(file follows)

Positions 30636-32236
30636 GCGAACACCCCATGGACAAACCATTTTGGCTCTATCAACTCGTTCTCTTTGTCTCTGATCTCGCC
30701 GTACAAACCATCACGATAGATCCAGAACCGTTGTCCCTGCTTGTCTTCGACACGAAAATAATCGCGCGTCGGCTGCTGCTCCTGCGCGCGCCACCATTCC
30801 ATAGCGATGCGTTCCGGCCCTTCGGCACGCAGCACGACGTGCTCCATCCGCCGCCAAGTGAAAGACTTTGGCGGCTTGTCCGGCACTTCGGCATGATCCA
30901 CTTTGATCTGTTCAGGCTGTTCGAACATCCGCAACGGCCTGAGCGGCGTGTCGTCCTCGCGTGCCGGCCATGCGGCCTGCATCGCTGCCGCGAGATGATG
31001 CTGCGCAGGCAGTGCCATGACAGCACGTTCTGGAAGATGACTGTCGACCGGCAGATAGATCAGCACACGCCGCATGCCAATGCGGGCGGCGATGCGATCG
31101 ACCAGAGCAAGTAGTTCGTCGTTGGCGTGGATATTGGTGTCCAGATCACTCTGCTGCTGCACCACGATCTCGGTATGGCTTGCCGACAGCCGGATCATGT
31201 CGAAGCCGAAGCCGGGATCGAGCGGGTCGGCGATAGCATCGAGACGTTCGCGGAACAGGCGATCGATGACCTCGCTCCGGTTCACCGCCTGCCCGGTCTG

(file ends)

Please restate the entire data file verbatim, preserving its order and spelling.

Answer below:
Positions 30636-32236
30636 GCGAACACCCCATGGACAAACCATTTTGGCTCTATCAACTCGTTCTCTTTGTCTCTGATCTCGCC
30701 GTACAAACCATCACGATAGATCCAGAACCGTTGTCCCTGCTTGTCTTCGACACGAAAATAATCGCGCGTCGGCTGCTGCTCCTGCGCGCGCCACCATTCC
30801 ATAGCGATGCGTTCCGGCCCTTCGGCACGCAGCACGACGTGCTCCATCCGCCGCCAAGTGAAAGACTTTGGCGGCTTGTCCGGCACTTCGGCATGATCCA
30901 CTTTGATCTGTTCAGGCTGTTCGAACATCCGCAACGGCCTGAGCGGCGTGTCGTCCTCGCGTGCCGGCCATGCGGCCTGCATCGCTGCCGCGAGATGATG
31001 CTGCGCAGGCAGTGCCATGACAGCACGTTCTGGAAGATGACTGTCGACCGGCAGATAGATCAGCACACGCCGCATGCCAATGCGGGCGGCGATGCGATCG
31101 ACCAGAGCAAGTAGTTCGTCGTTGGCGTGGATATTGGTGTCCAGATCACTCTGCTGCTGCACCACGATCTCGGTATGGCTTGCCGACAGCCGGATCATGT
31201 CGAAGCCGAAGCCGGGATCGAGCGGGTCGGCGATAGCATCGAGACGTTCGCGGAACAGGCGATCGATGACCTCGCTCCGGTTCACCGCCTGCCCGGTCTG